Bill to support NZ wine tourism passes first reading

Villa Maria. Image courtesy New Zealand Wine

New Zealand Winegrowers is delighted with the news that the Sale and Supply of Alcohol (Cellar Door Tasting) Amendment Bill, proposed by Stuart Smith MP, has passed its first reading with broad support from across parliament.

New Zealand Winegrowers has had longstanding concerns about aspects of the Sale and Supply of Alcohol Act as they apply to winery cellar doors. This bill would help to address some of their key concerns for wineries, which are in the lowest risk category under the regulations.

Philip Gregan, CEO of New Zealand Winegrowers, congratulated Smith on his bill reaching this next step. As the Member of Parliament for New Zealand’s largest wine region, Smith understands first-hand the importance of this proposal and Gregan is grateful for his support of the industry.

Winery cellar doors are an important part of wine tourism, yet the current legislation does not permit wineries holding an off-licence to charge for tastings. “The current legislation is out of date,” said Gregan. “It either forces wineries to give wine away for free, or forces them to go through significant cost and time to acquire and maintain a separate on-licence.”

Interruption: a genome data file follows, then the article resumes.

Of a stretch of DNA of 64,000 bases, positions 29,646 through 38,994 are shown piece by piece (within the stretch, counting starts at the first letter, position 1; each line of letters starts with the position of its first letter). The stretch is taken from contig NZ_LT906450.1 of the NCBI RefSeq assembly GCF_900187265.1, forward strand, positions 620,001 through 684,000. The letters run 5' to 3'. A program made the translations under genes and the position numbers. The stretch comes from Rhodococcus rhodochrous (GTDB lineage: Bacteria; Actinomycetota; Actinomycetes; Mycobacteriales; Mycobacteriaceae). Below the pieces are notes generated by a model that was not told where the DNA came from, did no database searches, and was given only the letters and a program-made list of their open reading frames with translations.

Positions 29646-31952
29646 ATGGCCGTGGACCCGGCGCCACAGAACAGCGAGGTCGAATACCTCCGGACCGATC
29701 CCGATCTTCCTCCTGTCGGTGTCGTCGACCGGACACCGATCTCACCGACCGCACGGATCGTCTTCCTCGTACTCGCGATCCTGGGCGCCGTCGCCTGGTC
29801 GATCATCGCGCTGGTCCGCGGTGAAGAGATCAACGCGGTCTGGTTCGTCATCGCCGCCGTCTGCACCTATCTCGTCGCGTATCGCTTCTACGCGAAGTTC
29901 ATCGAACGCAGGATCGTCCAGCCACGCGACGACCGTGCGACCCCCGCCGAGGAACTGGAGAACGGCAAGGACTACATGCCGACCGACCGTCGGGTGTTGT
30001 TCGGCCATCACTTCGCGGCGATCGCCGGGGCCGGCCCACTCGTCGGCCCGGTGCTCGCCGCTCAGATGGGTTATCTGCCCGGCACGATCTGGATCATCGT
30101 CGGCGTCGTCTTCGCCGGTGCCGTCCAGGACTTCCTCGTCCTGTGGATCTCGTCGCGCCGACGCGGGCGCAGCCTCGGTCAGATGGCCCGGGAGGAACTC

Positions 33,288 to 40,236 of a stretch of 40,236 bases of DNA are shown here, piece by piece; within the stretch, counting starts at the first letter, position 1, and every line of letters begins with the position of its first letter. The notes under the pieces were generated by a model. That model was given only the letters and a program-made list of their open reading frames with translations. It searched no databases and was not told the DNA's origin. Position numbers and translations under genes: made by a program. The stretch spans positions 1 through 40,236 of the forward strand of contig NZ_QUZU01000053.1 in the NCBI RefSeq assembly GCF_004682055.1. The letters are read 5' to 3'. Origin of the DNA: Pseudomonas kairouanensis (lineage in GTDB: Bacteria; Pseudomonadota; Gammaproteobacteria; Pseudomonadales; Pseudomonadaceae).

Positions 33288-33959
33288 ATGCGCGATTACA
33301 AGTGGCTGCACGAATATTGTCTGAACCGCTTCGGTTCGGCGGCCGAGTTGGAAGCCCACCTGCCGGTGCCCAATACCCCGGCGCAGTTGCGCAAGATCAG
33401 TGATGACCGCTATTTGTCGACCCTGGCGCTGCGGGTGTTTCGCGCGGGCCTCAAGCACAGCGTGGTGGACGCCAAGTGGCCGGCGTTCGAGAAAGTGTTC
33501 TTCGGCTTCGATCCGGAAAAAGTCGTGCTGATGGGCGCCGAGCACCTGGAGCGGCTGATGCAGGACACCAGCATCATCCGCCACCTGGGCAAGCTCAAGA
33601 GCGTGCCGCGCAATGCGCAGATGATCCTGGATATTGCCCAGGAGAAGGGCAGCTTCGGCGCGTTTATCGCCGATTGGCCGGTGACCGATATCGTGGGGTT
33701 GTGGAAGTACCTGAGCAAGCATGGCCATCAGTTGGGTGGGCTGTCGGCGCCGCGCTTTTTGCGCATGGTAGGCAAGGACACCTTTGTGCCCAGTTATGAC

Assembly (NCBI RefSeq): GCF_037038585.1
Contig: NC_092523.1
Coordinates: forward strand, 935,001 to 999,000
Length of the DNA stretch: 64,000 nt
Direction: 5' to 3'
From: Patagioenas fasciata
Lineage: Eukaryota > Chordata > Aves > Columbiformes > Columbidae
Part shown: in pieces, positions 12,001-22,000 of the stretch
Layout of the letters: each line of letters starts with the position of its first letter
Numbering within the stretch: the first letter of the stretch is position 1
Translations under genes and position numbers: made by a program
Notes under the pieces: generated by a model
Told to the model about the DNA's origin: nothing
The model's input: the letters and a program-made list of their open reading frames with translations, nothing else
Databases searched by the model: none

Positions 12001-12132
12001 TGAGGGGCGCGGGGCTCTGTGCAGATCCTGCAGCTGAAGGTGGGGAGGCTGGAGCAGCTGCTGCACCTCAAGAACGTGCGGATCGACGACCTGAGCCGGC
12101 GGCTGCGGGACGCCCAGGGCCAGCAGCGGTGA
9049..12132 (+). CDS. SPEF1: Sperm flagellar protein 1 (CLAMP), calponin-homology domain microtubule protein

“We welcome the opportunity to explain and explore our views and the views of the community at the Select Committee. We will be inviting our members to submit directly, and to tell the Committee how these changes would affect them.”

This regulatory change would ensure that winery cellar doors can provide exemplary tasting services to both domestic and international tourists, without the unnecessary extra red-tape. This will be particularly valued by winery cellar doors in Hawke’s Bay and Gisborne who have been affected by Cyclone Gabrielle.

With over 600 small wineries in New Zealand, this will make a big difference, and will encourage more winery cellar doors to open for the enjoyment of returning international wine tourists.

Wineries will still be bound be existing host responsibility provisions, while the Bill also introduces a maximum pour size of 40 ml for each tasting sample.

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